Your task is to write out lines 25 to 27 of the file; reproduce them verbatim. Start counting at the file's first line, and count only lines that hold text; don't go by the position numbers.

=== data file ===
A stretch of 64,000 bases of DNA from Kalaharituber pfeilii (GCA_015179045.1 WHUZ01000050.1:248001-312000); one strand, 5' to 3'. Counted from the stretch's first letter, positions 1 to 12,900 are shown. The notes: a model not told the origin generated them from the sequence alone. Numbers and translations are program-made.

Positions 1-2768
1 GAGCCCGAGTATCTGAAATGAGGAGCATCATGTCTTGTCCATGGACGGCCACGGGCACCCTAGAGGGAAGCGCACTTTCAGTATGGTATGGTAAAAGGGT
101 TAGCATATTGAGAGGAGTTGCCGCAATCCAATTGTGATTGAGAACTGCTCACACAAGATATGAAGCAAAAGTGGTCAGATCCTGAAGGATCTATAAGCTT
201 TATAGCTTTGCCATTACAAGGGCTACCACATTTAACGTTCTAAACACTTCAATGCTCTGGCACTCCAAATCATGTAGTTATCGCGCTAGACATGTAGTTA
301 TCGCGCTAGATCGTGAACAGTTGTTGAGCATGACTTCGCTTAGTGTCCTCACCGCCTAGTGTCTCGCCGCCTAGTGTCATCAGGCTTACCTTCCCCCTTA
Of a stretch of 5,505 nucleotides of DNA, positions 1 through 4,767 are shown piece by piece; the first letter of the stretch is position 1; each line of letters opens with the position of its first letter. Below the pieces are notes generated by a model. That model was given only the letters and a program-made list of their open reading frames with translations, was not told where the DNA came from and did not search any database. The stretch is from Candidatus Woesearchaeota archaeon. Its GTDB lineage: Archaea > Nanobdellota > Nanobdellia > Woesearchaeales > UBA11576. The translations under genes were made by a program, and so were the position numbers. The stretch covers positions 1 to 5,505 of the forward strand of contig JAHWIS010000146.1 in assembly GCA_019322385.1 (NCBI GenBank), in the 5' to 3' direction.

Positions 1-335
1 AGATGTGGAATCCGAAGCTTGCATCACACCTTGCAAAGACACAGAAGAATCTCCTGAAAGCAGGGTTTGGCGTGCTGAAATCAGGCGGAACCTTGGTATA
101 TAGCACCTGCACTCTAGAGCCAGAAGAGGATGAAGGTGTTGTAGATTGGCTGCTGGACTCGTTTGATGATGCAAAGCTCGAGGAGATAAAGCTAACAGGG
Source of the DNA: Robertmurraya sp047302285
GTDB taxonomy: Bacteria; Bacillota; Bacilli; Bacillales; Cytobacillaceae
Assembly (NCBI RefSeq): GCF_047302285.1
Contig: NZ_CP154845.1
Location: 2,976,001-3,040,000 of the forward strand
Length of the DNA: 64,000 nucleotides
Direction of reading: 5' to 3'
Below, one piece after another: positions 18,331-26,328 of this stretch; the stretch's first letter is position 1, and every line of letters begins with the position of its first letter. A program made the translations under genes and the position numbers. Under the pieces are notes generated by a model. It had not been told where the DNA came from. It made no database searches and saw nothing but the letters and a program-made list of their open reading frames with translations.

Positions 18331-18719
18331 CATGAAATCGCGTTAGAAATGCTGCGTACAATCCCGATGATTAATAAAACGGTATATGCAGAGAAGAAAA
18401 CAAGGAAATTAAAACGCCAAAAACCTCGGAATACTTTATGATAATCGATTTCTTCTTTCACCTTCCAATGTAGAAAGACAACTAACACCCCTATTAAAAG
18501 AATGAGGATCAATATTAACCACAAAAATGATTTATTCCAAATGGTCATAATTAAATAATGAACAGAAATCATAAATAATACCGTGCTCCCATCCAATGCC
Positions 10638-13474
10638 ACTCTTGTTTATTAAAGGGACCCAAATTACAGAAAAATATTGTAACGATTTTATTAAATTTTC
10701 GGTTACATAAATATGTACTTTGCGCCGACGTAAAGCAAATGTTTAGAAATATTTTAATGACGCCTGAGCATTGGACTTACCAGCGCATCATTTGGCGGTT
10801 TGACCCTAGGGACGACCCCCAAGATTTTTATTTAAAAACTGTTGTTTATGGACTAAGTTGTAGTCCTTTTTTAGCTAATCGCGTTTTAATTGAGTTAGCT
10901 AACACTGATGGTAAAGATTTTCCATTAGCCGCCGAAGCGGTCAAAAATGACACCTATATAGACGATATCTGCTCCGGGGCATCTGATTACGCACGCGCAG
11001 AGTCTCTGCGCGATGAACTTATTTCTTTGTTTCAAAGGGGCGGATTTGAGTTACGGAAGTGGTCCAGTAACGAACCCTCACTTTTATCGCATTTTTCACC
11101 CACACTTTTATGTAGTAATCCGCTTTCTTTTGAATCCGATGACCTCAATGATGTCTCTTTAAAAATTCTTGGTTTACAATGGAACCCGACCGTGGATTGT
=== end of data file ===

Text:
10701 GGTTACATAAATATGTACTTTGCGCCGACGTAAAGCAAATGTTTAGAAATATTTTAATGACGCCTGAGCATTGGACTTACCAGCGCATCATTTGGCGGTT
10801 TGACCCTAGGGACGACCCCCAAGATTTTTATTTAAAAACTGTTGTTTATGGACTAAGTTGTAGTCCTTTTTTAGCTAATCGCGTTTTAATTGAGTTAGCT
10901 AACACTGATGGTAAAGATTTTCCATTAGCCGCCGAAGCGGTCAAAAATGACACCTATATAGACGATATCTGCTCCGGGGCATCTGATTACGCACGCGCAG